The internet can be a mean place to be, especially if you refuse to conform to society’s standards and expectations. While we all love our content creators, they receive their due share of not-so-constructive criticism on social media. It would be great if the hate stops there, but it does not. It spills into their personal lives, and goes beyond just their social media identities. They are ruthlessly called out, trolled, made memes of, and let’s not forget the ugly DMs.
In a recent incident, Instagram content creator Gaurav Sitoula (@gauravsitoula_) was at the receiving end of all of this. Why? He made videos of himself dancing.
After all, Instagram is just a place to express yourself, showcase your talents to the world. But when Gaurav started to “act like a girl”, he received flak for dancing his heart out. When we saw his videos, we saw one thing– he's an amazing dancer! But, several sexist meme pages saw something else; they called him feminine, a woman, a girl, questioned his masculinity, and even went on to attack his sexuality. By the end of the day, the verdict was in: he’s acting like a woman, so he’s not masculine, and definitely gay.
Shady as it might be, some controversies can have a silver lining. And it was another content creator who lovingly creates funny content on Instagram, Shivam Arora (@sarorahere), who called these pages out. He not only made a case for the young content creator, he also pointed out how such meme pages become breeding grounds for toxic masculinity and homophobia. The world is getting uncomfortable with men who don’t “act like a man”. To that, Shivam says, “Make them more uncomfortable”.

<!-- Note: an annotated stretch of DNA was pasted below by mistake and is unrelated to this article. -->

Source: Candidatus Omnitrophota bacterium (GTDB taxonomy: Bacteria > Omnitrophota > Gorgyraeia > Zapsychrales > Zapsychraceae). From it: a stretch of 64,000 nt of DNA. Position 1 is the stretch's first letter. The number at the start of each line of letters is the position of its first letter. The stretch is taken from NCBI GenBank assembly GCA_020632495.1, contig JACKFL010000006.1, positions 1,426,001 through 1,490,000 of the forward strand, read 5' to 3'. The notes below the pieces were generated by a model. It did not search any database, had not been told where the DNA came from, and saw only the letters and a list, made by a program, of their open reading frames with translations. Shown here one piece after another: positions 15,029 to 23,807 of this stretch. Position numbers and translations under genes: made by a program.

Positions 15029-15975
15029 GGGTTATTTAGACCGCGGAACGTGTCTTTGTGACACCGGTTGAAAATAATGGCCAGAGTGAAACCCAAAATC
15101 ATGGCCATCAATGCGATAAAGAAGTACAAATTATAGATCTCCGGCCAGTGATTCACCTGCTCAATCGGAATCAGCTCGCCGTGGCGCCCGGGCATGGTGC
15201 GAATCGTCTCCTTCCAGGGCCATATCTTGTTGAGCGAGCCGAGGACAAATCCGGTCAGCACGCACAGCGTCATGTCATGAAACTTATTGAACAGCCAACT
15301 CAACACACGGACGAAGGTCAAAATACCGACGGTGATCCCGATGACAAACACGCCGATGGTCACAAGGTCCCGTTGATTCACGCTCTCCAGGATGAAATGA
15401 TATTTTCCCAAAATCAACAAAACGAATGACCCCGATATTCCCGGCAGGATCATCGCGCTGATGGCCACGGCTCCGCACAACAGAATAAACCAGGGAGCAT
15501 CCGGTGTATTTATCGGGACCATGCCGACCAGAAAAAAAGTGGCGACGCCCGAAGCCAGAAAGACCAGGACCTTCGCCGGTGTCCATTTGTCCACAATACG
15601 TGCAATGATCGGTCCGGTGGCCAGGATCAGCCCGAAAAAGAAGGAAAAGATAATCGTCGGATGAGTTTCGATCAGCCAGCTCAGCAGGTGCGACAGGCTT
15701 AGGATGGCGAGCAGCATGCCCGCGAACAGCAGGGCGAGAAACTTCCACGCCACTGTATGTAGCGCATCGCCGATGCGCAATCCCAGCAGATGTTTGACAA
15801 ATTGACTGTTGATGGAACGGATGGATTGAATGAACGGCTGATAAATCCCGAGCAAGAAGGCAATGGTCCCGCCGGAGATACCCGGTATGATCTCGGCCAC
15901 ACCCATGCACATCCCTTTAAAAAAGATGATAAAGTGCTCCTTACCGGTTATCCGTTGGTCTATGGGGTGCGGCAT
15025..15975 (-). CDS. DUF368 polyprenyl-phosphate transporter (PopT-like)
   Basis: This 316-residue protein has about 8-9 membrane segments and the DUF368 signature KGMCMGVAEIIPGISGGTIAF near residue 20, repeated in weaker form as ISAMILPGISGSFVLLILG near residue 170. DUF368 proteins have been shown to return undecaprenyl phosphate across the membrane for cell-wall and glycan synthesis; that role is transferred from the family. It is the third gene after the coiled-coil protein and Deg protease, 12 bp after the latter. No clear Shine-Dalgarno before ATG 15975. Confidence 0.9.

Since Shivam took a leap and decided to quash the internet’s claims on how men who are not “masculine enough” are not necessarily men, and by extension homosexual, he received flak in his comments. When one user pointed out that Guarav is probably using all these memes to hone his popularity, Shivam was all for it and said it’s great if the former is making the best of the situation.
While this is just another day in the era of the internet, it is incidents like this where creators support each other that really warms our hearts. But more than that, it makes us question– why are we so obsessed with our ideas of masculinity? Anyone who tries to break this construct comes under direct fire from the world.
For a minute, if we were to believe that maybe some men are just not “masculine enough”, and that by default makes them “feminine”, what is so wrong with that? Does a man become less of a man if he’s not masculine enough? And if he does, why is it so problematic to be feminine? Maybe because femininity is the inferior one of the two?
Also, how does one’s gender identity (if we may call it so at this point), equate to one’s sexual preference? How does Gaurav’s choice of not acting a certain way implicate that he’s a homosexual? And even if he is, why is it a point of humour?
Why are we so centered on using terms like “feminine” and “homosexual” in negative contexts? Is it not time we grew up and let people decide who they really are? Is it not time we just let the world be and walk out of our snares of toxic masculinity that suppresses both men and women?
Right now, we have just two things to say: Dear Gaurav, may you never stop dancing and winning our hearts over.
Dear Shivam, thank you!